But Does It Work Against Someone Bigger Than You?

Published on
Updated on
< 1 minute read

I weigh about 68kg/149lbs and compete in the featherweight (under 70kg/155lbs with gi).​

Most of my training partners are heavier than me. They are probably around 80-90kg/175-200lbs.​

I believe in jiu-jitsu and that you can beat a bigger, stronger opponent if you have better skills than your opponent. That’s one of the ideas I was sold on about BJJ initially.​

And I kept practicing jiu-jitsu partially because I thought I would be able to beat bigger, stronger opponents one day.​

Yes, it’s true. You can overcome the size & strength difference between you and your opponent.​

But… the size does matter, too.​

It’s not the same when you deal with a 70kg/155lbs blue belt and a 100kg/220lbs blue belt, even if their skill levels are similar.​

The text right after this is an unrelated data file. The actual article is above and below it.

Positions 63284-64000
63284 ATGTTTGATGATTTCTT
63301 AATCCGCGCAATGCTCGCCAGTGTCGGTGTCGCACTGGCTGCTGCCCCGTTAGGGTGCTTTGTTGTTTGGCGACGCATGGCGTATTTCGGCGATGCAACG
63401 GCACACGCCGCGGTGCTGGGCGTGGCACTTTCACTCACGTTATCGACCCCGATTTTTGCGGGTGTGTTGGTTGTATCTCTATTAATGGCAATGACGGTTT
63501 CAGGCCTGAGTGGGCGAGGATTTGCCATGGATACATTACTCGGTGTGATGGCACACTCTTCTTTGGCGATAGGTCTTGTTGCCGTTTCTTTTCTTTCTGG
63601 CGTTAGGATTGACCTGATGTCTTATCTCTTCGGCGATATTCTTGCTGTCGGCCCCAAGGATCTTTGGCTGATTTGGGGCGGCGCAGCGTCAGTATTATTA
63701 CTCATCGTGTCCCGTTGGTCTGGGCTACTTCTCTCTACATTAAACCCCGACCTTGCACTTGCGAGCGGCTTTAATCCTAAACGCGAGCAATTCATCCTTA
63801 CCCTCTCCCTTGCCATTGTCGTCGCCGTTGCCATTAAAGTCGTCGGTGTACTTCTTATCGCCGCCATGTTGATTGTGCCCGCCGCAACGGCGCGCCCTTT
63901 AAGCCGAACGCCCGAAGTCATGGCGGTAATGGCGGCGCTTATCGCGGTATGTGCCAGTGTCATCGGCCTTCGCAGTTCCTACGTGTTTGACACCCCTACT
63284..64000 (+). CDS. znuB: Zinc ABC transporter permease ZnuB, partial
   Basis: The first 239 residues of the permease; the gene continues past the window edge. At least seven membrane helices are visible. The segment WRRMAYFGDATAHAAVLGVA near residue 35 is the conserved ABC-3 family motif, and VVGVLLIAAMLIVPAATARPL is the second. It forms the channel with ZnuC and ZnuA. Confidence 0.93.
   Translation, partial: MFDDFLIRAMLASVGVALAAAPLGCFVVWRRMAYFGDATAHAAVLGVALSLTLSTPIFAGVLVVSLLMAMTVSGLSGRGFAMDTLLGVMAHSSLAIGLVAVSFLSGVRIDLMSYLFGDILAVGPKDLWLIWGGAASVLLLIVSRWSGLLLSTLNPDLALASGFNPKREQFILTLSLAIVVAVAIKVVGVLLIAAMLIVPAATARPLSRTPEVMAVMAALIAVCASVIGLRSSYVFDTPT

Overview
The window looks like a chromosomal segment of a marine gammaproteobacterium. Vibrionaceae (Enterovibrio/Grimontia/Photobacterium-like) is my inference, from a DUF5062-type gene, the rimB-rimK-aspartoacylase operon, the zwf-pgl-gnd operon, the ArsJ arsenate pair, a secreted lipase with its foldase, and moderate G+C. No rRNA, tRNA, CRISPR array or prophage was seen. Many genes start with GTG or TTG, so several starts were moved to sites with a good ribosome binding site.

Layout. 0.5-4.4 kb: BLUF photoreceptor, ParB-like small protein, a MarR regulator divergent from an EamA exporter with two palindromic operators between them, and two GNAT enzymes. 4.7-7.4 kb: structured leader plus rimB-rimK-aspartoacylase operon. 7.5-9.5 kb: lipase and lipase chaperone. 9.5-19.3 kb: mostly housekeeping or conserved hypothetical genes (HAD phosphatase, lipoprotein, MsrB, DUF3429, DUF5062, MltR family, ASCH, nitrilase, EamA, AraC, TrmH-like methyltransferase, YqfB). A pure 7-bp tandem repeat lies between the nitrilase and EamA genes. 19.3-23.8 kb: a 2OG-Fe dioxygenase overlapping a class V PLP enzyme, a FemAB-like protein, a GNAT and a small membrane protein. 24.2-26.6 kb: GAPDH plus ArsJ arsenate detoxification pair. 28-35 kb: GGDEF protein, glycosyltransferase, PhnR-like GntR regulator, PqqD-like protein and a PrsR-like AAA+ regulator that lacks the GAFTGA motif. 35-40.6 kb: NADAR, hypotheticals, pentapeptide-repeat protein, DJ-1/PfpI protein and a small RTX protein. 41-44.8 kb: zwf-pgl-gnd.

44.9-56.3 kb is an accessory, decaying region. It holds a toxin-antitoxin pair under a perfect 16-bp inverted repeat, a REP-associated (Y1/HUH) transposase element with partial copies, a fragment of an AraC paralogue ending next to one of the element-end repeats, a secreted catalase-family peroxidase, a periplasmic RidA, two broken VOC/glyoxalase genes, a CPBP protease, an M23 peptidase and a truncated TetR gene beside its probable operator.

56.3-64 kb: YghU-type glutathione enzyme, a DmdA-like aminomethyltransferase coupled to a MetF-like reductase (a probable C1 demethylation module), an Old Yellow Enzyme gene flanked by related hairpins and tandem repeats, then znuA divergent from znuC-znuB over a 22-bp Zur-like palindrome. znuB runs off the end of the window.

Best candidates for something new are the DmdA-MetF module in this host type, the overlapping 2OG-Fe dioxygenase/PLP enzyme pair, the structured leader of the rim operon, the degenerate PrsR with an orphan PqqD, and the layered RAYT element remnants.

Against the 100kg/220lbs blue belt, I would have to be more precise. I can’t afford to be lazy. If I make a tiny mistake when I’m rolling with the 100kg/220lbs blue belt, that can cost me quite a bit. (Although they may not notice that I made a mistake. Spotting your opponent’s mistakes is a skill that may take some time for you to develop.)​

Some of you may be around my size. Or lighter than I am. Or bigger. Depending on your size and the size of your training partners, you might understand clearly what I’m talking about. Or perhaps it’s rare for you to practice with people bigger than you.​

Whatever the situation may be for you, test your skills against bigger, stronger training partners whenever you can. See whether your techniques work against them.​

You will most likely find that your techniques aren’t precise enough, but that’s great to know.​

Learn more.​

Be a giant slayer.